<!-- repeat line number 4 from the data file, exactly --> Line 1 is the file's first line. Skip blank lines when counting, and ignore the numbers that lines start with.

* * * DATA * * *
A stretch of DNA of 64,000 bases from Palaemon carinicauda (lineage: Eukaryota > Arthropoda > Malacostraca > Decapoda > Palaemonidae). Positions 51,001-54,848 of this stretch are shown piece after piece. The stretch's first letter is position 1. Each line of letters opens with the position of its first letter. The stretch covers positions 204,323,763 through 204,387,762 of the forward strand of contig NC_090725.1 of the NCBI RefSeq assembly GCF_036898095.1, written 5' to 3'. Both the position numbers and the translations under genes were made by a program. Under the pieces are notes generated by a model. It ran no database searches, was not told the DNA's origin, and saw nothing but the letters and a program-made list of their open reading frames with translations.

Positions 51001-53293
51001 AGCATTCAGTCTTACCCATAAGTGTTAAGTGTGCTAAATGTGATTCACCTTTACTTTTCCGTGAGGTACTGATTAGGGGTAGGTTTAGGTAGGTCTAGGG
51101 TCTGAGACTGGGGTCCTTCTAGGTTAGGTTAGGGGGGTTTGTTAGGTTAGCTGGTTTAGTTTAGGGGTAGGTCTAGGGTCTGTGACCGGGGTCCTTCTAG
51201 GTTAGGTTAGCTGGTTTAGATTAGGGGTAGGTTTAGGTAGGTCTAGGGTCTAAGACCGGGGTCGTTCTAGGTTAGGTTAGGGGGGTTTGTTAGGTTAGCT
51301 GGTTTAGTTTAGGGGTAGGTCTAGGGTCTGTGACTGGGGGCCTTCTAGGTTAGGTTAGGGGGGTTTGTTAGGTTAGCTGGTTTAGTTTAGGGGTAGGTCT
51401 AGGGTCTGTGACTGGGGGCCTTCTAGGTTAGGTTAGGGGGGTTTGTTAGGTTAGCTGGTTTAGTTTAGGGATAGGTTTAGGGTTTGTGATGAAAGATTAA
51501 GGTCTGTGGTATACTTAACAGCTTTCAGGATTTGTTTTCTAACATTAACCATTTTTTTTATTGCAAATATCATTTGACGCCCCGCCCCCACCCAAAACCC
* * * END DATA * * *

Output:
51101 TCTGAGACTGGGGTCCTTCTAGGTTAGGTTAGGGGGGTTTGTTAGGTTAGCTGGTTTAGTTTAGGGGTAGGTCTAGGGTCTGTGACCGGGGTCCTTCTAG